Properly installed and maintained gutters and downspouts on animal housing buildings help reduce the amount of runoff entering holding areas. Gutters and downspouts also help keep solid manure solid so it can be transported to the field without extra water. Porter added that on farms, a French drain can help keep clean water clean. Other farms use a series of simple settling basins that allow solids to sink to the bottom. In such systems, the liquid portion is diverted to a grassy area where the nutrients are taken up by plant roots. Such systems should be installed with guidance from the NRCS or other private companies that design manure handling systems in accordance with state and local regulations.

For many beef or small-scale dairy farms, a bedded pack or composted pack is used for housing, and that area also becomes manure storage. The pack is started with minimal bedding, with fresh bedding added as necessary. Other farms use a composted bedded pack, which involves more bedding material but results in a more useful product. Depending on how many animals are housed on the composted bedded pack, they are moved away from the pack area while the pack is tilled, which provides aeration and encourages continued composting action.

Some farms compost manure outside the animal housing area. For these operations, options include covered structures to help manage moisture levels and minimize leaching and runoff. Manure in windrows can be turned regularly with simple equipment such as a bucket on a tractor. Composting bins are another option, and should be set up so materials can be moved from one bin to another with a front-end loader. A manure composting system is also useful for handling mortalities if it’s designed and used within recommended guidelines for that purpose.

Liquid manure can be stored in a holding pond, which requires permitting, professional design and professional installation. Considerations for holding ponds include the water table and the proximity of streams and other bodies of water. Some farms have to create diversions for water with guidance from NRCS.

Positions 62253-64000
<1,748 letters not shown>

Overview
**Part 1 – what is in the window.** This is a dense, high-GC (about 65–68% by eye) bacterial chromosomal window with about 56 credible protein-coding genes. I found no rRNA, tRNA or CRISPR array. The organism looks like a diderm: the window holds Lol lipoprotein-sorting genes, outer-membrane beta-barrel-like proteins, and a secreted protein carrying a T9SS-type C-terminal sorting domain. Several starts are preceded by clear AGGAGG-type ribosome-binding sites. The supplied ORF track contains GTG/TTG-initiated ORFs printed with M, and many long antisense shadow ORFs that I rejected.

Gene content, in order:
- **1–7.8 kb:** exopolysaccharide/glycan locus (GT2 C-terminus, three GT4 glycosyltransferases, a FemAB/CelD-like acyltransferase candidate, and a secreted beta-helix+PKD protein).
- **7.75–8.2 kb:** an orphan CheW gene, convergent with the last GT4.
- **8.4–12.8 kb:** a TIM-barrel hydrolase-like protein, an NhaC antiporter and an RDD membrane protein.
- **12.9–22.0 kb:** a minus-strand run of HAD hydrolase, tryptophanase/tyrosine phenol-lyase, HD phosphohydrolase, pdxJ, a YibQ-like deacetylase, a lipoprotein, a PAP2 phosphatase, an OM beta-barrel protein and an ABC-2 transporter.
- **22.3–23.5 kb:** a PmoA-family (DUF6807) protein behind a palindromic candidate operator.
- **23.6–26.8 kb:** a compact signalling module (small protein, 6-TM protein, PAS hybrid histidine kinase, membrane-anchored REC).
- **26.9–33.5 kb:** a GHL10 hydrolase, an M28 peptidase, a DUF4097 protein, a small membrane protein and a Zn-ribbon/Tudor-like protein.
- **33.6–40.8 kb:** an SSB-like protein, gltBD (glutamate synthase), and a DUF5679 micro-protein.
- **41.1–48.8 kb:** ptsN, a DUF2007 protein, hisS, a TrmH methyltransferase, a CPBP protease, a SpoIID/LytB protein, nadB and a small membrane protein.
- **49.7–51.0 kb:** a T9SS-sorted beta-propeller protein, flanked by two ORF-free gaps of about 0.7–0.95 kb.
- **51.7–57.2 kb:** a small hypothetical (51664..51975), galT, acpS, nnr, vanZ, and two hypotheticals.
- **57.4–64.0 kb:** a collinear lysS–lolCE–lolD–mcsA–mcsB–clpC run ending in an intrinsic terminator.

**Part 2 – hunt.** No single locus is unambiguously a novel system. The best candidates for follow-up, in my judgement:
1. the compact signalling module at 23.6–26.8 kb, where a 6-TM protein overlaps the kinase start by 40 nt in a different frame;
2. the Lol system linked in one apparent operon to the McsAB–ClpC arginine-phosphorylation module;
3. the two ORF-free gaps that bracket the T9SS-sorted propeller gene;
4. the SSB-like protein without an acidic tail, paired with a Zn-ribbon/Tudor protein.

In some situations, it’s worthwhile to invest in a screw press to separate liquids from solids, then compost the solids. The composted solids can be used as animal bedding on the farm, or sold as an added-value product.

Manure that is somewhat dry and mixed with a significant amount of dry material such as bedding or waste hay can be cleaned regularly and stored in a stack. The stack should be established on a concrete pad and surrounded by concrete or wood sides. Some small farms use bins made from old straw or hay bales. Many states are working with farm owners to add covers to dry manure storage facilities.

The most essential piece of equipment, no matter the size of the operation or the kind of animals raised, is a tractor with a bucket. The tractor and bucket should be sized to fit every aspect of the facility, or vice versa. For example, if composting bins will be used, they should be sized to fit the width of the tractor bucket.

Farm owners should always be aware of state-to-state variations regarding siting, coverage of stored manure and composting. It’s also important to be aware of state and local regulations on permitting, zoning and the level of exposure to storm water.

No single option will address all manure management issues. It’s important to evaluate the operation, make sure it fits your needs and if necessary, use a combination of practices to address manure management.